Several characters, in France and abroad, have rented houses in the village in anticipation of the end of the world predicted in 2012 by cults. Now, according to some ?prophets,? Bugarach is one of the places that will escape the great final cataclysm (sic!). In brief, the village shall be saved. It even appears that Americans (how many? I do not know) would have reserved tickets to come here... [...] I do not know if this is true. But if so, I?ll have to call in the army to seal off the place. I?m not joking. At least since some time, people already come to settle here and they all know each other. Rather strange, no? ?Bugarach, seul rescap? de la fin du monde! [Bugarach, sole survivor of the end of the world!]? L?Ind?pendant 11 novembre 2010]
The post face written by Philippe Marlin , very good connoisseur of the abundant esoteric production of the area, brings light on the origins of this belief. (:111-20)
Thomas Gottin has studied the New Age groups that prosper around the Peak of Bugarach. He has centered on the courses and workshops ?of mystic-esoteric therapy? (:17) trying to understand the motivations of the participants through the study of their beliefs and expectations (cure of ill-being by interior transformation) and of the relationship experience/beliefs. In these groups the needs of collective validation around an exemplary model on the one hand, of individual religious self-building on the other hand are complementary. The natural environment (here the Peak of Bugarach) is made sacred and plays simultaneously an individuating role, with individual appropriation, and a socializing role, with sharing of experience between the participants. (:18).
Discussing the theories presented on the New Religious Movements, Gottin emphasizes the notion of lived religion , centered on the pre-eminence of the body and of personal development through shared experience in contemporary religious practice. (:27-30).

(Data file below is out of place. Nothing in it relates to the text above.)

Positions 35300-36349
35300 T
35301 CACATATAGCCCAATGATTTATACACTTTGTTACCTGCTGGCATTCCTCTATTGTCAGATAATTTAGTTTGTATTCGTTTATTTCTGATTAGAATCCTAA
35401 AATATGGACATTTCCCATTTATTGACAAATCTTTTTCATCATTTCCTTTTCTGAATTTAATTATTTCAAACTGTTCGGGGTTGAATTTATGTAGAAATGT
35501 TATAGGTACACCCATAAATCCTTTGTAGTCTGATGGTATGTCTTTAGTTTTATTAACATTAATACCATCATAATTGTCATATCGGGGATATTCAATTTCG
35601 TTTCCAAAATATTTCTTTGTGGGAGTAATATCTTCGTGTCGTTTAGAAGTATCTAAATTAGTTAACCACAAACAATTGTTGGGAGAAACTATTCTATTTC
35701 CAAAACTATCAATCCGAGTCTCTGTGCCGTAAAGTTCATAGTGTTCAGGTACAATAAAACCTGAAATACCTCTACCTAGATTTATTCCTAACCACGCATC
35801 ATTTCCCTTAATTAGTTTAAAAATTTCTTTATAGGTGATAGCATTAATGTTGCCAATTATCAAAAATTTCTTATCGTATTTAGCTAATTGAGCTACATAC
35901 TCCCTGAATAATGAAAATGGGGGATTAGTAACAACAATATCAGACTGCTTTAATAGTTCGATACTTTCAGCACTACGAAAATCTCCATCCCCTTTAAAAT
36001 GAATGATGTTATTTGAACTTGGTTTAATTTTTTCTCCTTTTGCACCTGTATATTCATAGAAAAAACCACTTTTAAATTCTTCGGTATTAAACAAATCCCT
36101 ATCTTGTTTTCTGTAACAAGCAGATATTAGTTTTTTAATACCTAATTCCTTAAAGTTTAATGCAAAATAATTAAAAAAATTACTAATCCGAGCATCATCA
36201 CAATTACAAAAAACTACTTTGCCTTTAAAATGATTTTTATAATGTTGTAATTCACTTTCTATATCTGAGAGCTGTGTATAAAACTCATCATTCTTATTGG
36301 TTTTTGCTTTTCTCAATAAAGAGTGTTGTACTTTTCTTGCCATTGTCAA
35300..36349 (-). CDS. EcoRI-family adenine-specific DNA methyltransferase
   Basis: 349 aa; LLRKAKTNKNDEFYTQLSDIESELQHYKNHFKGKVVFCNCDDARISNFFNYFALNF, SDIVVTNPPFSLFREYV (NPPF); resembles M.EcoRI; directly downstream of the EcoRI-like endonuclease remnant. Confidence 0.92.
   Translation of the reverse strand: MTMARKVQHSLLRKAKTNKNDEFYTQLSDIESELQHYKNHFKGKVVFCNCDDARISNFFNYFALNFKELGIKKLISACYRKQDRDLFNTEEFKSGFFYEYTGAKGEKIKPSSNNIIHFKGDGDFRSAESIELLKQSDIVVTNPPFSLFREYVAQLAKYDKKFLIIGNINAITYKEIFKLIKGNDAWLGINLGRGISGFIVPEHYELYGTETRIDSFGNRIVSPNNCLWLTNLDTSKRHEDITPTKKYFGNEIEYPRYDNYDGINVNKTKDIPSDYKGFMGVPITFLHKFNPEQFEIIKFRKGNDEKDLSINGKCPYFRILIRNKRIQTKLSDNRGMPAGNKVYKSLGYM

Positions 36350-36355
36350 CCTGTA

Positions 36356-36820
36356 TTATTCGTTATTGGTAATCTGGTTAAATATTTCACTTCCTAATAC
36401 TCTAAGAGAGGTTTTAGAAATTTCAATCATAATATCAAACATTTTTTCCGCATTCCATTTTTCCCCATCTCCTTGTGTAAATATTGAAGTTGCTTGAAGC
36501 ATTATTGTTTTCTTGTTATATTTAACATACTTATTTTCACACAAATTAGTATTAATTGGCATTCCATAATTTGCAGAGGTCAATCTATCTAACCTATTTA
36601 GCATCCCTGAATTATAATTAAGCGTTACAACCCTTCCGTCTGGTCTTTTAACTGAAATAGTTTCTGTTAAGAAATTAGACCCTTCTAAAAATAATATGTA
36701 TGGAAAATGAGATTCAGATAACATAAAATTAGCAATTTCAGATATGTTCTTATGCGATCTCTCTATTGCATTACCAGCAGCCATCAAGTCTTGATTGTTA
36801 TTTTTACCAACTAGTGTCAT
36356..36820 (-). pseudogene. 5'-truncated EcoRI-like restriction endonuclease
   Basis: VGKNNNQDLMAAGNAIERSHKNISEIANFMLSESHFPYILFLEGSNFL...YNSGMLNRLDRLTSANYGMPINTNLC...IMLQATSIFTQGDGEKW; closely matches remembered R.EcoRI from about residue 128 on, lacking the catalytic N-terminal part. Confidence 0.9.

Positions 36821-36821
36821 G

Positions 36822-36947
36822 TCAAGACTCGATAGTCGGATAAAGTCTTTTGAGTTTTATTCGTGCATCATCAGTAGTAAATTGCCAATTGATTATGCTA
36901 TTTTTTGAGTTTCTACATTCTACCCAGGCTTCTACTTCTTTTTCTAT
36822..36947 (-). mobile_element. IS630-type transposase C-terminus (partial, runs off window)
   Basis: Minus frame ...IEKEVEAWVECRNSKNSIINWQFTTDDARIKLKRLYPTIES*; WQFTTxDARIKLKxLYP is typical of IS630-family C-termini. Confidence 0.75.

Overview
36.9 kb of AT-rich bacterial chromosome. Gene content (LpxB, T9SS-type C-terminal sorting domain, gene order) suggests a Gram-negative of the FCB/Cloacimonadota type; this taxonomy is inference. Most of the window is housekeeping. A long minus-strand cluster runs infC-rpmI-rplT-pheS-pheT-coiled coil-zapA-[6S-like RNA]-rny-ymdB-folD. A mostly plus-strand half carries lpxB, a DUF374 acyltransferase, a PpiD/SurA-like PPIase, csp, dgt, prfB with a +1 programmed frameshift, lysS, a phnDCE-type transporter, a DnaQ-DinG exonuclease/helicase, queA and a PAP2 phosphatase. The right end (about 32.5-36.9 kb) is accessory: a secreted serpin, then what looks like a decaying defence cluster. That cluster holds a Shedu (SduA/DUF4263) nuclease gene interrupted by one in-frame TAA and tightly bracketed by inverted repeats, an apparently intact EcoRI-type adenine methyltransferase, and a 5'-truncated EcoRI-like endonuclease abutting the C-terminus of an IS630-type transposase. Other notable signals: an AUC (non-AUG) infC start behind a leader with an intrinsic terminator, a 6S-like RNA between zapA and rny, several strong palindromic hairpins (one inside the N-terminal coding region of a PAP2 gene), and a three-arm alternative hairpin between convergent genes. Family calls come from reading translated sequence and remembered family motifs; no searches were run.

Mythologies about the Peak are reviewed: re-inventions of the Cathars in the 19th century and their contemporary prolongations; influence of the mythology about Rennes-le Ch?teau and the character of B?renger Sauni?re since the 1950s. (:35-55)
The beliefs spread during the workshops are syncretic and eclectic, mixing: shamanism, tantric, yoga, qi-gong but also neo-pagan rituals or reinterpretations of Catharism. Extra-terrestrial mythologies (begetters of the human species living under the Peak or in other close sacred places) occupy an important space. (:56)
The workshops? audience is homogeneous: 80% of women aged 40 to 60. Their prices, rather steep, partially explain this . Some diversification is noted for the lectures and rituals around sacred objects, of shorter duration: 10% aged 20 to 30, 70% of women aged 40 to 60. (:56-8)
Gottin?s participant observations have covered two years and he describes in detail his participation to a Winter solstice night in 2008 (on the Fairies trail close to the Peak) in quest of elves and astral vision. (:64-8). His analysis takes the detour of four ?typical profiles?: two women , two men , bachelors, described and later compared according to 5 criteria: supernatural experiences, spiritual convictions, knowledge and representation of the Peak of Bugarach, expectations towards the workshop. (:71-81) The importance of experience, the contribution of exotic beliefs, the trauma causing a ?need for restructuration? (:85) are recalled and complete the analysis of the typical profiles (:82-5) Then Gottin comes back to all the workshops? participants to present his interpretations: they are in quest of meaning, develop from multiple contributions their own personal religious worlds centered on love, harmony, peace. They access them thanks to the rituals suggested by the organizers and the collective experiences lived. The places where the workshops are situated (the Peak of Bugarach being the most important) are sacred and ensure the personal change longed for. (:86-100)